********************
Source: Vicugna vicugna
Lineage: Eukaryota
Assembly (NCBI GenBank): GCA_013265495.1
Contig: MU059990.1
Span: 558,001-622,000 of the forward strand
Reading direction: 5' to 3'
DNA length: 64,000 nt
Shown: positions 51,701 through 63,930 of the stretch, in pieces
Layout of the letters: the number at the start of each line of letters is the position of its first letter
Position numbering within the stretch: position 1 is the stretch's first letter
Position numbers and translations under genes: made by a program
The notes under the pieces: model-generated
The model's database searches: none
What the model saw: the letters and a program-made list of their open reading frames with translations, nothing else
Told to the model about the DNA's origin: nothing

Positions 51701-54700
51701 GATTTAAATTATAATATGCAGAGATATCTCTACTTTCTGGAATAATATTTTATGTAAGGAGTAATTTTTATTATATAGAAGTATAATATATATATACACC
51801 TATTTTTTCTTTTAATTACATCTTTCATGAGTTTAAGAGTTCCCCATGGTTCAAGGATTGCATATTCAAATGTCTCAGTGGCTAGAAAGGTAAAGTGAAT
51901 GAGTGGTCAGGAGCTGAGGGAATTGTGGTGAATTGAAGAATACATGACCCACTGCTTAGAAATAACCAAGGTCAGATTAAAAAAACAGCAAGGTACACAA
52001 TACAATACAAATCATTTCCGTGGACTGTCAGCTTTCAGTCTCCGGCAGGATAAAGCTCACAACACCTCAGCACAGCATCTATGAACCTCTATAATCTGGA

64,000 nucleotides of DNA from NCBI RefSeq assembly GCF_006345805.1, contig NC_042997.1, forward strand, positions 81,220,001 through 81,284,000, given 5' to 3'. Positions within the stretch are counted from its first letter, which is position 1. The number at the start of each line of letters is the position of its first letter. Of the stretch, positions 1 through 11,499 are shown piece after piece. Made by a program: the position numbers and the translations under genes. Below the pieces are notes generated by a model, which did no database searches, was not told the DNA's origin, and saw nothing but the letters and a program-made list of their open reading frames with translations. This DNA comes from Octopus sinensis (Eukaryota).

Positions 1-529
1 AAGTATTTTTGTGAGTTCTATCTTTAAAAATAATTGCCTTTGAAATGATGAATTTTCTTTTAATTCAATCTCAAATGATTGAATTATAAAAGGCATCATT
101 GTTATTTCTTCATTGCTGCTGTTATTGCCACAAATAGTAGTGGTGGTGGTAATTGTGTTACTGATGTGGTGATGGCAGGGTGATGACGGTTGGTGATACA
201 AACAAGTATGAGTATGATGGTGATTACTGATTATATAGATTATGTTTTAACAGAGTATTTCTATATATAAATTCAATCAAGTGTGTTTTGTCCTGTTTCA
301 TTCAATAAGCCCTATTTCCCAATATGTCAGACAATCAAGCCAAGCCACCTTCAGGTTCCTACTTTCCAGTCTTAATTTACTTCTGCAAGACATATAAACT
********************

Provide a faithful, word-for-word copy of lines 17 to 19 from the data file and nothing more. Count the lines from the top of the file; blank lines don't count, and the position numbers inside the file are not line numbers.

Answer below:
51701 GATTTAAATTATAATATGCAGAGATATCTCTACTTTCTGGAATAATATTTTATGTAAGGAGTAATTTTTATTATATAGAAGTATAATATATATATACACC
51801 TATTTTTTCTTTTAATTACATCTTTCATGAGTTTAAGAGTTCCCCATGGTTCAAGGATTGCATATTCAAATGTCTCAGTGGCTAGAAAGGTAAAGTGAAT
51901 GAGTGGTCAGGAGCTGAGGGAATTGTGGTGAATTGAAGAATACATGACCCACTGCTTAGAAATAACCAAGGTCAGATTAAAAAAACAGCAAGGTACACAA